The Sundial Stone is one of the oldest sundials that we’ve featured on our website as ‘Sundial of the Month’. Discovered by American, Martin Brennen in the Boyne Valley in Ireland, the Sundial Stone measures just 18 inches and is believed to be over 5000 years old.
The discovery of the ancient sundial by Brennen follows the earlier unearthing of Irish Stone Age art which was originally excavated by archaeologists in the 1940s. The Sundial Stone was discovered at Knowth while Brennen was examining a passage-mount in a megalithic tomb.
Knowth is one of three Passage Tombs situated in the valley of the River Boyne, collectively described as ‘Bru na Boinne’. Newgrange and Dowth are the other two. The Great Mound at Knowth is surrounded by 18 smaller satellite mounds and contains two passages with entrances on opposite sides.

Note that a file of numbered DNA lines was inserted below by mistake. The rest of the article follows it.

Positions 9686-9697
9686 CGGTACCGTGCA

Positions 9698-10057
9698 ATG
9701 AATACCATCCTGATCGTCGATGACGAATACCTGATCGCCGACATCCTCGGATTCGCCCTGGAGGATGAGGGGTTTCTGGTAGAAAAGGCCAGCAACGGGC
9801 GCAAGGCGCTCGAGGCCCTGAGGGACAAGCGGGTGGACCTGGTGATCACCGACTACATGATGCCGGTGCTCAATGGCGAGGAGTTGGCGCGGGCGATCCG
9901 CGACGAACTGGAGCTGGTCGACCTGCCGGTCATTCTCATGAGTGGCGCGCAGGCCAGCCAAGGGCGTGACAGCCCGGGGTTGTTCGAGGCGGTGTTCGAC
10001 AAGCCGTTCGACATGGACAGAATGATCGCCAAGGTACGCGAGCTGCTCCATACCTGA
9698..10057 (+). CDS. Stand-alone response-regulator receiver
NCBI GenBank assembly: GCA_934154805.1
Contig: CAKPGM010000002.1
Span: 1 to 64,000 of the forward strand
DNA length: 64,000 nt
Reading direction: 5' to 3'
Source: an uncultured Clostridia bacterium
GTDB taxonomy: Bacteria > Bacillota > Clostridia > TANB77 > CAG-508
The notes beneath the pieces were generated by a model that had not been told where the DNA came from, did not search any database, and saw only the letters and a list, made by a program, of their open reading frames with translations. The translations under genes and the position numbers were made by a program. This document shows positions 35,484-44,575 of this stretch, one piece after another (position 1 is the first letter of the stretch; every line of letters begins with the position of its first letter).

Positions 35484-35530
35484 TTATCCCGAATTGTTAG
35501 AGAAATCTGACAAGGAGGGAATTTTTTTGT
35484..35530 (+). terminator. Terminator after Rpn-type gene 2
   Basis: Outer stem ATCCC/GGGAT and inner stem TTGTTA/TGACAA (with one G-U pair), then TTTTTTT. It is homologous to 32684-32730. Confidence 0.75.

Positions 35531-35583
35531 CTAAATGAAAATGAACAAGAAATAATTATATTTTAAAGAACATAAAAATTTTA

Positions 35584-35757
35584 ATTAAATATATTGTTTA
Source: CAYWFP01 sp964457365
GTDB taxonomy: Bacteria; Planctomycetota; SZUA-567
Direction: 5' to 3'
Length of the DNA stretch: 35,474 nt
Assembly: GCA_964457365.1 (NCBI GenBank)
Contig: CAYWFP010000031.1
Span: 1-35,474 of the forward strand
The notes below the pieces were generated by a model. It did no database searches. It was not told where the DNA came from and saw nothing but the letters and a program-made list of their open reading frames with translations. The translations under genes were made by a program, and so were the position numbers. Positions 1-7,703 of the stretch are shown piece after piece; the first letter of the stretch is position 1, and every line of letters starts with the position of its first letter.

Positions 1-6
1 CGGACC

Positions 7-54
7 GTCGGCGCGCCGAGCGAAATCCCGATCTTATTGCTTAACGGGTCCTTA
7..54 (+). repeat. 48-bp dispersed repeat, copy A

The Sundial Stone which is believed to have enabled its Stone Age creators to tell the time with extreme precision is divided into eight sections. There is sufficient evidence to suggest that the ancient people of the Boyne Valley were interested in the heavens, had an understanding of the lunar, or metonic cycle, and were able to predict lunar eclipses, with lunar maps also being discovered at the site.
One of a series of Kerbstones at the site, at the time of its discovery in 1980, the Stone Sundial was regarded as the oldest and most valuable sundial ever to be discovered. While others have since been discovered, it still arguably one of the oldest.